Sunday, July 1, 2012

Meditations on Time

We live in a bizarre age; people are still very much so beholden to and dictated by segmented schedules, days divided into specific time increments of appointments, meetings, errands, obligations, pleasures. Time remains a cultural mantra, an underlying consuming force to all we do and accomplish and perceive. Yet, in parallel, as we rely on numerous tools and technological advancements that purportedly save our time, reduce the efforts of our labor and energy, we increasingly complain about the lack of time, bemoan how quickly the hours in the day seem to pass.  With the almost unbelievable advances in the information technology industry in recent years, with the development of extraordinary media and social networks, enhancing our ability to communicate and share ideas and knowledge, we can produce so much, in a short period, and yet can also waste away frivolously on vapid distractions.

About a decade or so ago, when we agreed to a time and place to meet with friends or family, we adhered to these preconceived plans, not wanting to appear flaky. Now, perpetually accessible, connected, we can always easily reach out, cancel, re-schedule. We have no excuse for not answering the work email from that client, who always seems to want your attention on a Sunday afternoon or a Friday evening. Our time seems to become less our own, more so a shared entity, inextricable from various devices designed to bring ease and comfort into our lives: computers, in the form of our laptops and desktops, and in the form of minutely and frighteningly powerful cell phones.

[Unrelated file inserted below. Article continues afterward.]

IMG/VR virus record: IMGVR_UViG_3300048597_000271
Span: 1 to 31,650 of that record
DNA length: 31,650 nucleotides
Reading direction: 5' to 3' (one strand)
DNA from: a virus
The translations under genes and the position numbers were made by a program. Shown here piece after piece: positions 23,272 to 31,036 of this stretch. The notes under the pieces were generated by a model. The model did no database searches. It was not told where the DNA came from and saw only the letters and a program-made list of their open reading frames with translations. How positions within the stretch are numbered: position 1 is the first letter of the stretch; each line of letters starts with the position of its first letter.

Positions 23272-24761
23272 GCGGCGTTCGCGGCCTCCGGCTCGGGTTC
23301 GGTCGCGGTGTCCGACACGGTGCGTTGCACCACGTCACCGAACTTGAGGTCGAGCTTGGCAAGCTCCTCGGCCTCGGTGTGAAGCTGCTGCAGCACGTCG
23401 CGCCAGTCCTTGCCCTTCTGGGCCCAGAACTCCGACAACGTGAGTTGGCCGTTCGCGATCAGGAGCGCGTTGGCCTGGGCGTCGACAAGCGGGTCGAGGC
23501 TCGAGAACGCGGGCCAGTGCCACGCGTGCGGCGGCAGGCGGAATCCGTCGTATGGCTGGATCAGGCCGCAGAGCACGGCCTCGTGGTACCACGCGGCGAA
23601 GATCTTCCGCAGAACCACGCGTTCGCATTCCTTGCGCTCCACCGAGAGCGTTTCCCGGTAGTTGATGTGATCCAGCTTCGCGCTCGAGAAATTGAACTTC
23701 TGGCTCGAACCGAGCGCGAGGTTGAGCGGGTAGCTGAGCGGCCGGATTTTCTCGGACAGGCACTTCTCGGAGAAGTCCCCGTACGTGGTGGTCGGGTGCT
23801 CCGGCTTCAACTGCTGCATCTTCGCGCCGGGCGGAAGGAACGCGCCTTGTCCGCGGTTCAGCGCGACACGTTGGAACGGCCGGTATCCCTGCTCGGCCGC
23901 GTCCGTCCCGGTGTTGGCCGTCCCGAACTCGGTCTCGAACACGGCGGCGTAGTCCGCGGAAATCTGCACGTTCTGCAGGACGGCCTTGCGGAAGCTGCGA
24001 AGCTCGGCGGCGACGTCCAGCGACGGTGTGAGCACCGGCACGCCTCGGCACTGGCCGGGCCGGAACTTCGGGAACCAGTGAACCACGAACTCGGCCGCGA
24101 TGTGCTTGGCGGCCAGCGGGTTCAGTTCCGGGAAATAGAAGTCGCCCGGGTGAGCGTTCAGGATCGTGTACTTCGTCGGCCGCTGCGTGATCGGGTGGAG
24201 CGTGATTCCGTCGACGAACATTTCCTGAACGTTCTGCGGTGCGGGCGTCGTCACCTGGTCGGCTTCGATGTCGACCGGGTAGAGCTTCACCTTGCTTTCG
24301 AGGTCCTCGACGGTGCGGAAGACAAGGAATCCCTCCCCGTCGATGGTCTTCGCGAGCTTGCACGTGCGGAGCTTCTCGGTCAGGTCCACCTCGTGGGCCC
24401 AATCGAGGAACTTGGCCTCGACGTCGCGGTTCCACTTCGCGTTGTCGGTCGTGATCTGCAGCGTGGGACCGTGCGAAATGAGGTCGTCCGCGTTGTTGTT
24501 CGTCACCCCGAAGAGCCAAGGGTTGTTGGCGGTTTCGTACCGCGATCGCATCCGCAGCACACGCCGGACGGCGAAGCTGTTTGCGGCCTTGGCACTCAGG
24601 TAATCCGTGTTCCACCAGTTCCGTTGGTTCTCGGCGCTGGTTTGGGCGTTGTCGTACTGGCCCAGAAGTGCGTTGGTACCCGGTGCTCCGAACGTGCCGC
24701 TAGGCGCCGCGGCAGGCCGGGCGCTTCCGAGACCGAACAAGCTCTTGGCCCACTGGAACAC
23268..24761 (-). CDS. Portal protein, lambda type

I am approaching my three year anniversary, at my job and living here in my first adult apartment in this strange suburban town where so often I feel so lonely and misplaced. While on the one hand I am proud of certain accomplishments, on the other I am disappointed in the use of my time; where did it all go? What did I truly achieve? In my mind, I re-divide the years, months, days, hours, imagining, fantasizing about what could have been.

I tend to lean towards the glass as empty, approaching the limit of empty; this is something I need and want to work on and change about myself. So, as I sit here, reveling before my air condition window unit, with some delicious iced coffee and a fresh farmer's market pastry, I remember and focus on those wonderful things I have done. Financial solvency. Travel to new countries and continents, independently. Poetry published. Some now comical failed relationships with some interesting, some boring men, which have led to one ongoing serious relationship with an incredibly sweet and intelligent and understanding man. Maintaining friendships with some of the most beautiful and wonderful people I know. Support and love from an incredible sister, an incredible brother. Beginning to build a relationship and falling in love with my niece.

It is very warm; about half an hour spent outside shopping for vegetables, left me dripping in a boiling briny sweat. My head hurts as well, most likely from dehydration. It is hard to move beyond these visceral sensations. My thoughts, at the moment, are rambling, neither profound nor really coherent. But no matter. It is good to reflect, mentally complain, write pseudo-ranting paragraphs. One of my best friends is visiting me this week, and I have two vacation days planned, to commemorate the hard-fought independence of our country. This upcoming week is looking lovely.

(image taken from EHB)

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